I used to think that harvest season here in Southeast Minnesota took place only in the fall, with combines, trucks, soybeans, and corn jamming the back roads. How silly of me.

Last winter my wife and I purchased, for $500, a share of a community supported agriculture farm. In CSAs, farmers sell shares, and in return the shareholders receive a portion of the produce.

A man in his 40s who walked away from a marketing career in L.A. owns our CSA. Everybody calls him Farmer John. His farm is located 4 miles north of town in a quiet valley. We go to the farm on Thursday nights to pick up our organic veggies; the short trip has become a highlight of our week.

In early June we received greens: arugula, cress, mizzuna mustard greens, kale, tat soi, chard. Plus, there were French breakfast radishes, an heirloom variety. At Farmer John's suggestion, we made radish sandwiches: bread, a little butter, and thinly sliced radishes lightly sprinkled with sea salt. Brilliant!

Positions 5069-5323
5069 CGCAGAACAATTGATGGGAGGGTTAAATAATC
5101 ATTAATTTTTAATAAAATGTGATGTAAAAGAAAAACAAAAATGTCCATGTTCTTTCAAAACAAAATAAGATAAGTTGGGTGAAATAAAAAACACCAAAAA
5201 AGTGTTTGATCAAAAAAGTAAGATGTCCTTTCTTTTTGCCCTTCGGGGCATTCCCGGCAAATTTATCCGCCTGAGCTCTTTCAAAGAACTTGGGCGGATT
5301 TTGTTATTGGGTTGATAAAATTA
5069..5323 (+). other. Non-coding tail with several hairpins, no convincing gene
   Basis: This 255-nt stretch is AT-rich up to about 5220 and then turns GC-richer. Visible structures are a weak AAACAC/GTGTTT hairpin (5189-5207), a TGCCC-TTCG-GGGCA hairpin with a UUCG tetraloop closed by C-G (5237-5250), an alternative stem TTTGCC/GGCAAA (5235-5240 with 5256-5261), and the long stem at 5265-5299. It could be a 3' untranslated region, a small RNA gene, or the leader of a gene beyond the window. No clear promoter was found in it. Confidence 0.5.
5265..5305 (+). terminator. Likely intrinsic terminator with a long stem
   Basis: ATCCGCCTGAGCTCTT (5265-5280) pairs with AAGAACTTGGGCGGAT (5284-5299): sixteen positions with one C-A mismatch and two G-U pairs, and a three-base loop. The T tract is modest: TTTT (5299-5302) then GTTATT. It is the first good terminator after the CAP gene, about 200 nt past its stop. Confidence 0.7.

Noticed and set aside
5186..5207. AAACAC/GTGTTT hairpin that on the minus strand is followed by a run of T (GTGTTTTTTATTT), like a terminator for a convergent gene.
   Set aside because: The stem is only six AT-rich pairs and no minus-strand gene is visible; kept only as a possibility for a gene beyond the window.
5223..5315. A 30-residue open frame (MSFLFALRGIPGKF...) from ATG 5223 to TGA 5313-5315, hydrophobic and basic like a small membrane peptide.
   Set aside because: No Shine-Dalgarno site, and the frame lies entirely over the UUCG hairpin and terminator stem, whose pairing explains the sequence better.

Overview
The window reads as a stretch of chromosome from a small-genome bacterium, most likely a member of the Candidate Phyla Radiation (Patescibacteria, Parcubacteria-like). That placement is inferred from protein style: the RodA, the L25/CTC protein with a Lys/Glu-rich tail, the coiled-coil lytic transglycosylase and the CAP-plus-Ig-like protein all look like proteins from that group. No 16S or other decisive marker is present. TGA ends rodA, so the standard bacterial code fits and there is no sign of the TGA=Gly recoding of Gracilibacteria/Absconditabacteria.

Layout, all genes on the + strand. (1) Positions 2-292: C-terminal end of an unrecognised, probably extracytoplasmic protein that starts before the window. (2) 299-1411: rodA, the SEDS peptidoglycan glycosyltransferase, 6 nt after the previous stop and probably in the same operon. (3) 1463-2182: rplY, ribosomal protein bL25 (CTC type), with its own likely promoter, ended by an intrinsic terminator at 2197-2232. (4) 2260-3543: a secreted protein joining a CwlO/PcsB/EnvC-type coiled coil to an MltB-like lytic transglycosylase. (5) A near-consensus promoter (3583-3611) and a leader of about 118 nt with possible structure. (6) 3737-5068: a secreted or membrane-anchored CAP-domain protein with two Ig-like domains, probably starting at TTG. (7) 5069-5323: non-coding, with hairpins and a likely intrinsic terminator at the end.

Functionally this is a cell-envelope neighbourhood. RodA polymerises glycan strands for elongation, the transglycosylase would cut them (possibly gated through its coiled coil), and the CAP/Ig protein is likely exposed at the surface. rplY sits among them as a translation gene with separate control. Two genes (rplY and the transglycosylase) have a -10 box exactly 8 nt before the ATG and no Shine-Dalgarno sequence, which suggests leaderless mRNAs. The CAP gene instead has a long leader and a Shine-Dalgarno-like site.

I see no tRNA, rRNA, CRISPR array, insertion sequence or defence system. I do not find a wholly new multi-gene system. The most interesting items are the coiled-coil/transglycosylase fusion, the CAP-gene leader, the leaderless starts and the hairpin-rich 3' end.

By mid-July, the greens had given way to carrots, broccoli, beans, summer squash, zucchini squash, cucumbers, three varieties of cabbage, collard greens, and beets. We learned that beets and sweet potatoes roasted together are divine; we called them “beets and sweets.”

Now in the fall, we have received sweet corn, six varieties of potatoes, chili peppers, sweet peppers, eggplant, and more than 30 varieties of tomatoes. With the cool overnight temperatures, the greens have returned!

The colors have amazed me: orange carrots — and yellow and purple ones, too; red tomatoes — plus orange, yellow, and every shade in between; red, yellow, white onions — and again, purple; red beets, gold beets — and an Italian heirloom beet named chioggia that when sliced reveals a bulls-eye pattern.

The shapes were a surprise, too. Long, tube-shaped zucchini — and big round ones, too. Oblong, fat eggplants — and long, thin, curly ones!

But the taste of the vegetables has been the biggest revelation. The flavors are fresh, complex, and wonderful.

It seems to me that Farmer John's job is a lot like your work as a religious meeting planner. He has vegetables. You have meetings. Like his vegetables, the products of your toil come in sensational colors and sizes. Like Farmer John to his shareholders, your efforts change, enliven, and enrich the lives of your attendees. They are grateful.

And would you believe it — before this summer, I hated vegetables.